Photographer's Note

For one colonial ruler, honor in his african home! It’s not every day that an African country erects a 20-foot-tall statue in the busiest part of town to honor a white man.
But Brazzaville has always had a trend-defying relationship to its first master, Pierre Savorgnan de Brazza.
All across the continent, names that smacked of colonial rule were quickly jettisoned after independence. Leopoldville, the capital of the Belgian Congo named after King Leopold II, was renamed Kinshasa shortly after the country became first Zaire and afterwards Congo Democratic Republic, Delamere Street in Nairobi, Kenya, named after the head honcho of white settlers, Lord Delamere, became Kenyatta Avenue. And so on and so on.
But Brazzaville was an exception, because Mr. Brazza was actually liked by many Africans, who considered him a kinder, gentler Victorian explorer type, someone who charmed his way deep into the African jungle, unlike his rival, Henry Morton Stanley, whose shotgun and bullwhip approach earned him the nickname Breaker of Rocks.
When it came time to tell the Brazza tale, the government of Brazzaville decided to do it in style — building a gleaming white marble mausoleum along the banks of the Congo River, complete with a museum, sculpture garden and giant statue. The remains of Mr. Brazza and his wife and four children were flown back to Brazzaville, and in mid-December, the mausoleum is scheduled to open.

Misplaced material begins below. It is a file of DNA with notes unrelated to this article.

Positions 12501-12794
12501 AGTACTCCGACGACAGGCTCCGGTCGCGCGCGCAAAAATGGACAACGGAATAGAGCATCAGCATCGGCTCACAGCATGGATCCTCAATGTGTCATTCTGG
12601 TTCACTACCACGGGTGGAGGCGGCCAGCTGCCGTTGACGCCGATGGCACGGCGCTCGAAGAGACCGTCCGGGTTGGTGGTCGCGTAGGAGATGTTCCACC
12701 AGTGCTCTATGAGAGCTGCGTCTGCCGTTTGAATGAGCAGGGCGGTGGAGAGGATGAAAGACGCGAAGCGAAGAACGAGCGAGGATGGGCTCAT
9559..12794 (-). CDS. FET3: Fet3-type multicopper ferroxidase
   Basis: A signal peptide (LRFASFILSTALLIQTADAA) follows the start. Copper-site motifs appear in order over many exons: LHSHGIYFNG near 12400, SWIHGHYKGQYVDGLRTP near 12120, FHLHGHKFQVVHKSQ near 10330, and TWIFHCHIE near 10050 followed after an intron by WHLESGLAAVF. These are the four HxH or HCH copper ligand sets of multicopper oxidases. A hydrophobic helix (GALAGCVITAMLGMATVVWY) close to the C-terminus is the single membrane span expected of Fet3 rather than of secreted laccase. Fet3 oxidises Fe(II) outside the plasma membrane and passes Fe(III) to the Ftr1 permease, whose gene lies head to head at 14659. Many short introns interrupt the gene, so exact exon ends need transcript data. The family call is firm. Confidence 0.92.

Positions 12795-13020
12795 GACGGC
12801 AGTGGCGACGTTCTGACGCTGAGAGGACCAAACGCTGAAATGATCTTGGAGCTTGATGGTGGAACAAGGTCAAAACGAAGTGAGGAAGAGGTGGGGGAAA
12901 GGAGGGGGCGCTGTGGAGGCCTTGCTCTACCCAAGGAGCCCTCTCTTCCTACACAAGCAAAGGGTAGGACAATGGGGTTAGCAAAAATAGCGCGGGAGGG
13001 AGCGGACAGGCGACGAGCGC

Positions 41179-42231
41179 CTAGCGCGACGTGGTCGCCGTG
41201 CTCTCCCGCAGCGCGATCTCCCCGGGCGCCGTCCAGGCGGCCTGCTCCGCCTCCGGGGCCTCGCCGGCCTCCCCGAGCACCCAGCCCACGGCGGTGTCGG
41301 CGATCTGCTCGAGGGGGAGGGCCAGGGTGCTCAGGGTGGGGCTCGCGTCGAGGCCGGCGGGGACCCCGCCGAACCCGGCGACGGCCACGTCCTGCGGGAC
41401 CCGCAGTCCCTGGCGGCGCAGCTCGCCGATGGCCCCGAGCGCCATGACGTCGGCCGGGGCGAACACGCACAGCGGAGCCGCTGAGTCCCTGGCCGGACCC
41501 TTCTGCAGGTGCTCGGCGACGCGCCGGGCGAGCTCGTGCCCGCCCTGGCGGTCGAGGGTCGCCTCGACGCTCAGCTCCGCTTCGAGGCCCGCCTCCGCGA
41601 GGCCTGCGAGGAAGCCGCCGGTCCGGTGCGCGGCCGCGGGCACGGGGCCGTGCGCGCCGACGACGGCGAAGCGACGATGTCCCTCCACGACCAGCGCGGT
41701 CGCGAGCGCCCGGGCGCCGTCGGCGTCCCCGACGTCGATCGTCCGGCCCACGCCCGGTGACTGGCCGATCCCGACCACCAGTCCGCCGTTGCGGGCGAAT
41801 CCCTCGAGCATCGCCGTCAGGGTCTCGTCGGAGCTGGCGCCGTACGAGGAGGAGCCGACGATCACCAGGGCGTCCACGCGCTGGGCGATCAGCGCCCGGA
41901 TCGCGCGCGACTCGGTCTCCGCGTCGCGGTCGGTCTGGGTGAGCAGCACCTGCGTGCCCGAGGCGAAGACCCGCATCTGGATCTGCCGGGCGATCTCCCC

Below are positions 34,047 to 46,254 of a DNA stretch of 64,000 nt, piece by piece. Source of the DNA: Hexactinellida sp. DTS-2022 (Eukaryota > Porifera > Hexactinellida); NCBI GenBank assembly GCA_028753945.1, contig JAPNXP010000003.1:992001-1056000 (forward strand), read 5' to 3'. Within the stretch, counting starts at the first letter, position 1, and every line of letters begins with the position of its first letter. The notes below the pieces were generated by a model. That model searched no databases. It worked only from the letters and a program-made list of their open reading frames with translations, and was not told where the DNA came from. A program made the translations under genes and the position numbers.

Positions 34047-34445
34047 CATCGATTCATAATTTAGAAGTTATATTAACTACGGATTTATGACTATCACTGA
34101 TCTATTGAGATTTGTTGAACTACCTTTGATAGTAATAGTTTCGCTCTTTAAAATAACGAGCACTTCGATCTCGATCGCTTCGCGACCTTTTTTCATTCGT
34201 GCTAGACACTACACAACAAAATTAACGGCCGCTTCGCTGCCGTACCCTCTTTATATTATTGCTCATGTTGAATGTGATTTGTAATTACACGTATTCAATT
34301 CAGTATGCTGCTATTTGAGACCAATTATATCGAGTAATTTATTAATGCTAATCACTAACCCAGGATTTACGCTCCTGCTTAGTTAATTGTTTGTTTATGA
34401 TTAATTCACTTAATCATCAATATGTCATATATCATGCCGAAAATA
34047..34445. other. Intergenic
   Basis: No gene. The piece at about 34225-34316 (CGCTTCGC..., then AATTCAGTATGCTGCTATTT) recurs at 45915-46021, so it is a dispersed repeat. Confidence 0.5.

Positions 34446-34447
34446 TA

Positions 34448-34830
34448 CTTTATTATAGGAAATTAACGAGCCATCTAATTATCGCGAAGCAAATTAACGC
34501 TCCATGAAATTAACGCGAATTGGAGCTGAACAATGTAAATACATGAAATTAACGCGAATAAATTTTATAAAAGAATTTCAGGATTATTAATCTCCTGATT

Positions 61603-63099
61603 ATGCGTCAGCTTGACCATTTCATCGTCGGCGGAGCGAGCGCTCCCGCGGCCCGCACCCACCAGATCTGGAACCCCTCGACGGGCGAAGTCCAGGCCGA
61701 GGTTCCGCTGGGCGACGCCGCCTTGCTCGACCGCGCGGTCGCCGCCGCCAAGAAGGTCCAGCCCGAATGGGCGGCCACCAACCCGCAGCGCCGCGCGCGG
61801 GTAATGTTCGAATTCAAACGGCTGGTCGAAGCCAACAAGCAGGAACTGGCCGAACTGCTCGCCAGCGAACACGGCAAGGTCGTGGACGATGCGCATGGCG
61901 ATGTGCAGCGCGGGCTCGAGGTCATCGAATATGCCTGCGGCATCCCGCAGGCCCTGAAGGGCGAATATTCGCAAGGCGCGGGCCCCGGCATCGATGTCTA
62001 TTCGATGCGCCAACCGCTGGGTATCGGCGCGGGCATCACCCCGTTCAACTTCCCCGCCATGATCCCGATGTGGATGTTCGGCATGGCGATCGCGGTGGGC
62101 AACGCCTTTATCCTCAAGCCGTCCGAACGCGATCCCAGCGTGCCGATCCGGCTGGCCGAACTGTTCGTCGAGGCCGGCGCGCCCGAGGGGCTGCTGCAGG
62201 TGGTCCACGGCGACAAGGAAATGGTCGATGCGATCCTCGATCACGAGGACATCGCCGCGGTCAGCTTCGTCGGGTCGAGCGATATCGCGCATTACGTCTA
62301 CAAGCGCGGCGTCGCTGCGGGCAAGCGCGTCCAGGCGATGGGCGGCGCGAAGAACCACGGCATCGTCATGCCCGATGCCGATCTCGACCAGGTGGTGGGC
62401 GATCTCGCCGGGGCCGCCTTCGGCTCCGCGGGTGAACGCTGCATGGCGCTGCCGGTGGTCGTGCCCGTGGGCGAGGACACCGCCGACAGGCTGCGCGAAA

Mr. Brazza died in 1905, in Senegal, en route to France to deliver an embarrassing report about the brutality of colonial rule, and the return of his bones was supposed to mark the 100th anniversary of his death.
Mr. Brazza was born in 1852, near Rome, the son of an Italian count with French connections. Young Brazza loved sailing, joined the French Navy and at age 23 offered to chart the Congo River at a time when European powers were scrambling to carve up Africa and corner the wildly lucrative ivory and rubber trades.
Mr. Brazza used his youthful spirit to win over African chiefs, though in the end he handed them the same cheap glass beads and bolts of cloth that other explorers traded for thousands of miles of territory.
His most famous deal was signed with King Makoko in 1880, in a little village along the north bank of the Congo River, paving the way for the establishment of the French Congo, with Brazzaville as its capital and Mr. Brazza as governor. Since independence in 1960, Brazzaville has remained just that.
Brazzaville and Kinshasa, which stare each other down from opposite banks of the Congo River, are famed as the two national capitals closest to one another.

Photo Information
  • Copyright: Alberto Piubello (albertopiubello) Gold Star Critiquer/Silver Workshop Editor/Gold Note Writer [C: 331 W: 41 N: 881] (2623)
  • Genre: Lugares
  • Medium: Color
  • Date Taken: 2007-04-02
  • Categories: Arquitectura
  • Exposición: f/4.8
  • More Photo Info: view
  • Versión de la foto: Versión original
  • Date Submitted: 2007-04-06 13:23
Viewed: 11026
Points: 24
Additional Photos by Alberto Piubello (albertopiubello) Gold Star Critiquer/Silver Workshop Editor/Gold Note Writer [C: 331 W: 41 N: 881] (2623)
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